“Chances are if you’re over fifty you’ve eaten whale and used whale products,” our host explained. Because although whale meat itself was never popular in the US whales’ other products were of a more surreptitious nature, finding their way into products across the board from various food stuffs to lubricants, soaps, an important ingredient in munitions and as a pre-plastic plastic-like substance.
Grytviken was just one of six whale stations on South Georgia and by itself employed up to 300 men. During its peak production years it could process up to thirty whales every day – when considering the 64 year life (1902-1966) that equates to a lot of whale. The reason for its demise was the advent of factory whale ships that could roam the Southern Ocean and process the whales most efficiently on board a practice that still occurs today.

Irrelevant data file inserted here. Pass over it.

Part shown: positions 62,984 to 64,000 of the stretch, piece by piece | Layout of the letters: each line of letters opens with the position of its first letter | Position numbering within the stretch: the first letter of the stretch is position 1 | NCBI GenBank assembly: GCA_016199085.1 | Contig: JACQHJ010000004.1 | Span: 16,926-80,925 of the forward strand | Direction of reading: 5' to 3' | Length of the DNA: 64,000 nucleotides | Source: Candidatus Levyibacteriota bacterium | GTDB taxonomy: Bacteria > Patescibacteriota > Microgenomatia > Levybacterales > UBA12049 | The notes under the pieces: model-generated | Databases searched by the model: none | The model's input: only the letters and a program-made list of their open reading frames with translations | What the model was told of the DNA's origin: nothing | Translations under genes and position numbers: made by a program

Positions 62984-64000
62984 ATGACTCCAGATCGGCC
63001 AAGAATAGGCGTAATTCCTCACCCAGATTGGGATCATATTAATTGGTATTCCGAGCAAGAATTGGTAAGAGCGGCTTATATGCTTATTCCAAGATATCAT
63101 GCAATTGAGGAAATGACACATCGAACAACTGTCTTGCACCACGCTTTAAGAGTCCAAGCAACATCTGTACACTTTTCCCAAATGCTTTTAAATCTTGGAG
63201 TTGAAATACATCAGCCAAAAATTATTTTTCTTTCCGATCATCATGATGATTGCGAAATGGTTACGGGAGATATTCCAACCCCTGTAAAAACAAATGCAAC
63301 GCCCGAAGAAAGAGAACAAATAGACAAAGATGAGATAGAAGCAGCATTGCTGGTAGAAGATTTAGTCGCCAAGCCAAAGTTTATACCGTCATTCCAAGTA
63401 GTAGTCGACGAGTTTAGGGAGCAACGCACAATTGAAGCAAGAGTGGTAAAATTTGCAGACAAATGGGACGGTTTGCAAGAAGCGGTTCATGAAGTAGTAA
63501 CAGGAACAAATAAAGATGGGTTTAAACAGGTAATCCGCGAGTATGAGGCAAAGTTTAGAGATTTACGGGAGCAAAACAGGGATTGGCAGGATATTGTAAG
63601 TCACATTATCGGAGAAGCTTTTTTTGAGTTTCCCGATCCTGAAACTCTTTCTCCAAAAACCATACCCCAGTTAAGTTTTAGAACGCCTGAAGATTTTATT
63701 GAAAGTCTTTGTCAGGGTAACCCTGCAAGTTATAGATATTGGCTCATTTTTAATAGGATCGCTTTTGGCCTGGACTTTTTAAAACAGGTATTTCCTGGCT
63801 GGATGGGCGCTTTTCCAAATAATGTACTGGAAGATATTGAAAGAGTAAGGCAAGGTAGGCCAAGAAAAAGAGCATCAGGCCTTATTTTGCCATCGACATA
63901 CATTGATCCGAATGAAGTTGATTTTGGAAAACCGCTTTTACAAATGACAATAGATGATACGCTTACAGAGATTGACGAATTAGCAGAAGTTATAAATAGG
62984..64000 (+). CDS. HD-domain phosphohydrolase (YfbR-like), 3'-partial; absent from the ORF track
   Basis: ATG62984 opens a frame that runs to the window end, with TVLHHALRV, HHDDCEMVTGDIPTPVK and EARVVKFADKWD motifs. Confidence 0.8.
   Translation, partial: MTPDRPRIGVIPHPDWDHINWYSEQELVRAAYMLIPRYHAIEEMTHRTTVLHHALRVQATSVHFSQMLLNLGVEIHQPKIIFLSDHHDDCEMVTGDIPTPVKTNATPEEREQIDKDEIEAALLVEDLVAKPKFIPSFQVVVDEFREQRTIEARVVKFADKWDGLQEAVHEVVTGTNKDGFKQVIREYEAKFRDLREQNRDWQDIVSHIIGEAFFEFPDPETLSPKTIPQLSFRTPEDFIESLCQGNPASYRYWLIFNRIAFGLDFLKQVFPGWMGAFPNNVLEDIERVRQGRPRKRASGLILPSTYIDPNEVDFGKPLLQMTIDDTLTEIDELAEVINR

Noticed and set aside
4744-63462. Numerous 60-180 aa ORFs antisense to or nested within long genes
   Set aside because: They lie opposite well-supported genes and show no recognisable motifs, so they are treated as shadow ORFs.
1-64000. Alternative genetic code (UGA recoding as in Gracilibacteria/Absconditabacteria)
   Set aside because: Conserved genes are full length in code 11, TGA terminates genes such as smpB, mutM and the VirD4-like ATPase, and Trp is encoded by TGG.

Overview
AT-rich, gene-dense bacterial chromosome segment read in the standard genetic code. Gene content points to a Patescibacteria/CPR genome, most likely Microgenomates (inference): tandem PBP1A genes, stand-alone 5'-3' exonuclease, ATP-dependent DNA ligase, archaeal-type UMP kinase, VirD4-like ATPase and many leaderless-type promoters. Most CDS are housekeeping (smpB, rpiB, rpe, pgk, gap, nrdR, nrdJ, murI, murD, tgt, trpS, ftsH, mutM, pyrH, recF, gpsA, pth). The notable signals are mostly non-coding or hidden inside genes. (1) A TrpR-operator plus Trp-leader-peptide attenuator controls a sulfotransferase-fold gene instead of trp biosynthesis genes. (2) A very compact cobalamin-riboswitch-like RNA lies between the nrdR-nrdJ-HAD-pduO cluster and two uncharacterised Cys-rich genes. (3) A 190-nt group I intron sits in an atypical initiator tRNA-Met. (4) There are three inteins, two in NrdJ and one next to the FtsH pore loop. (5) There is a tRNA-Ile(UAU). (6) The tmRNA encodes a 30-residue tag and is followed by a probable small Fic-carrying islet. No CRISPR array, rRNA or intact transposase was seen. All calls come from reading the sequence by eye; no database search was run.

The ruins themselves are a photogenic blend of chaos and structure, color and grey. Walking through them one must take their time to look and see the many perspectives that exist only through disorder of decay.